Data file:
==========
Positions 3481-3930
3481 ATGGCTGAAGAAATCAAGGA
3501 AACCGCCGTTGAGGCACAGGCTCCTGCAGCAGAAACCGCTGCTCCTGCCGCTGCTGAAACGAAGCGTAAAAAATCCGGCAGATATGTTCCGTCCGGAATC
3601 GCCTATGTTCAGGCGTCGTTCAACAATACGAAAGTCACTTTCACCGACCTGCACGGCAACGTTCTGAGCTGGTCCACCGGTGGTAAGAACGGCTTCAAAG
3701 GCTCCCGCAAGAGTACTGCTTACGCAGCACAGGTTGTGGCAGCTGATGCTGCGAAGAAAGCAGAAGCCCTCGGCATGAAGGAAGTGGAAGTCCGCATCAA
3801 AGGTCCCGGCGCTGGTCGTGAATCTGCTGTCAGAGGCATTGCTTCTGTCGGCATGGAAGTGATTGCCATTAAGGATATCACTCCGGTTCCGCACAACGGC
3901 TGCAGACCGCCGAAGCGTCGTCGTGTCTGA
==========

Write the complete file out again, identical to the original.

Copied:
Positions 3481-3930
3481 ATGGCTGAAGAAATCAAGGA
3501 AACCGCCGTTGAGGCACAGGCTCCTGCAGCAGAAACCGCTGCTCCTGCCGCTGCTGAAACGAAGCGTAAAAAATCCGGCAGATATGTTCCGTCCGGAATC
3601 GCCTATGTTCAGGCGTCGTTCAACAATACGAAAGTCACTTTCACCGACCTGCACGGCAACGTTCTGAGCTGGTCCACCGGTGGTAAGAACGGCTTCAAAG
3701 GCTCCCGCAAGAGTACTGCTTACGCAGCACAGGTTGTGGCAGCTGATGCTGCGAAGAAAGCAGAAGCCCTCGGCATGAAGGAAGTGGAAGTCCGCATCAA
3801 AGGTCCCGGCGCTGGTCGTGAATCTGCTGTCAGAGGCATTGCTTCTGTCGGCATGGAAGTGATTGCCATTAAGGATATCACTCCGGTTCCGCACAACGGC
3901 TGCAGACCGCCGAAGCGTCGTCGTGTCTGA